Win or lose, San Francisco and Berkeley soda tax measures are public health triumphs

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For advocates of public health policy, the sands of time could fill the Sahara Desert.

At least it seems that way as months, years, decades go by before structural and institutional changes are made to improve the health and save the lives of people throughout the nation.

These drawn-out battles have surely taxed advocates' patience and faith in the system. Typically, they've been David vs. Goliath fights with advocates being exponentially outnumbered in funds, political clout and other essential resources. They've involved countless numbers of defeats, both large and small. And at times they've been up against public opinion.

In 2012, I wrote about how change takes time shortly after Johnson & Johnson announced plans to remove a host of harmful chemicals from its products by 2015, becoming the first major company to make such a commitment. It was a change environmental health advocates had sought for nearly a decade — a battle we sometimes highlight as a case study in our media advocacy trainings.

I was reminded about this important lesson when I attended a rally last week that was held by supporters of Berkeley's sugary drink tax initiative, just minutes before it was unanimously approved by the city council for the November ballot. The measure proposes a 1-cent-per-ounce charge to distributors of soda and other sugary drinks and is similar to a bill across the bay in San Francisco. Following the defeat of two soda tax measures in nearby Richmond and in the southern California community of El Monte, where it was voted down after a $2.7 million campaign by the soda industry, supporters of the Berkeley and San Francisco measures face formidable odds.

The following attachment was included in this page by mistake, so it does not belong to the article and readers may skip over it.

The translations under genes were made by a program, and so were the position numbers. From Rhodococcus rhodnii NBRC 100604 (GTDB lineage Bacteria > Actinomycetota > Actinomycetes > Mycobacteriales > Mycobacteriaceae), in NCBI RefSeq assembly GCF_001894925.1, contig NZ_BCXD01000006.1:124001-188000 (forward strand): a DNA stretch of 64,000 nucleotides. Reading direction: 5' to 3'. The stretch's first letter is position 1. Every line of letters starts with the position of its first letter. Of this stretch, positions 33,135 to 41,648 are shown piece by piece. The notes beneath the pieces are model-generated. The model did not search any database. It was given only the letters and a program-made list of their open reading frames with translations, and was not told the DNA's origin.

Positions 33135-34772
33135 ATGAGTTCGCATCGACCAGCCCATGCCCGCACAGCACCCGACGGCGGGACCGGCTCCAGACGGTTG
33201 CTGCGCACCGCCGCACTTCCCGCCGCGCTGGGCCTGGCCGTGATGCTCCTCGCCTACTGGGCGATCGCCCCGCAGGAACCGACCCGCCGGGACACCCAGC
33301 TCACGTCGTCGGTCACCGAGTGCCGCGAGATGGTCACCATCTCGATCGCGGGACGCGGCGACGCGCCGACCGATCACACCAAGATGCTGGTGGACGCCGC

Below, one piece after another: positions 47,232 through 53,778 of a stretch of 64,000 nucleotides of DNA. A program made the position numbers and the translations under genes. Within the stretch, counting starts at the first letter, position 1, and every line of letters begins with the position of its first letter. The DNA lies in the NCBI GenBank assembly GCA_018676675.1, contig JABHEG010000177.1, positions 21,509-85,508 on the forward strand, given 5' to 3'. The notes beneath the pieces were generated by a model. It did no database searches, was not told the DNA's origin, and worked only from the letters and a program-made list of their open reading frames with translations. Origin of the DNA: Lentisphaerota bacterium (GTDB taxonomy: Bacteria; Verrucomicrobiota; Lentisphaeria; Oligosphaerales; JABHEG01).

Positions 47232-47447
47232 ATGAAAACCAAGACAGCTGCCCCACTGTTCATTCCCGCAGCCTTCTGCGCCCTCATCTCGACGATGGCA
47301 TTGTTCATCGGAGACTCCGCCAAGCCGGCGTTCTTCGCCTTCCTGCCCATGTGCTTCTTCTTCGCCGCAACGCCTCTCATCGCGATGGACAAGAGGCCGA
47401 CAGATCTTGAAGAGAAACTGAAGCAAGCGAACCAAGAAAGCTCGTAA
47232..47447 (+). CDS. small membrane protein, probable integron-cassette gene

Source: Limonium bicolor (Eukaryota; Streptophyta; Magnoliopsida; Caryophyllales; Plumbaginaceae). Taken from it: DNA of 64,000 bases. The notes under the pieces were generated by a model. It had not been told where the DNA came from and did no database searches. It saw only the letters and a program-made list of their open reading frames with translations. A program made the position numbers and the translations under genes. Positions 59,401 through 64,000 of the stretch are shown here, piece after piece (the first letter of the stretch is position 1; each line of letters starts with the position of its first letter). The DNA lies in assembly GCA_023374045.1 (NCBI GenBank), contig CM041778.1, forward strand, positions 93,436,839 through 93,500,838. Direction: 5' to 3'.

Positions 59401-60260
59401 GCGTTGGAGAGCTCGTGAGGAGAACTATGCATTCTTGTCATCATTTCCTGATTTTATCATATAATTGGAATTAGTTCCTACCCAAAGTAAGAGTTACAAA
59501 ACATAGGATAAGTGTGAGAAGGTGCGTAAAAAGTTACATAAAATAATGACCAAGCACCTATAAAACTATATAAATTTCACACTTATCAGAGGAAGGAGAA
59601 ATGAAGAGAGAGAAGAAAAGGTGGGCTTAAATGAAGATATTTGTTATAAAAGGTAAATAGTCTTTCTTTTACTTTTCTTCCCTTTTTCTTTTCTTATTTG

berkeley vs big soda

At the rally, with its small but enthusiastic band of supporters on the steps of City Hall donning black T-shirts that read "Berkeley vs Big Soda," I heard both timid and boisterous voices giving heartfelt personal testimonies and summoning support for the tax proposal. I was hopeful the proposals would pass, but cautiously optimistic.

But then I remembered the Johnson & Johnson announcement of two years ago, and also the recent news that the board of the Golden Gate Bridge District voted unanimously to approve a $76 million cable net suicide barrier, a topic I've blogged about numerous times. For at least two decades, advocates for the barrier fought to help put an end to the more than a thousand suicides that have occurred at the bridge since it was built. Over the years, they employed a number of strategies including media advocacy to reframe the conversation and address the myths and stigma of suicide. They proved that fostering increased dialogue about suicide and mental illness would eventually lead to increased public support, and eventually, the board's vote on June 27 to approve the funds.

I think that if a soda tax measure were to pass anywhere, it would be Berkeley and San Francisco. These victories would surely lead to similar measures in other cities throughout the country as more communities and their leaders raise their voices in support of policies that make industry and government more accountable for their health. Eventually, one public policy at a time, we will stem the tide of diabetes and other nutrition-related diseases. It just takes time.


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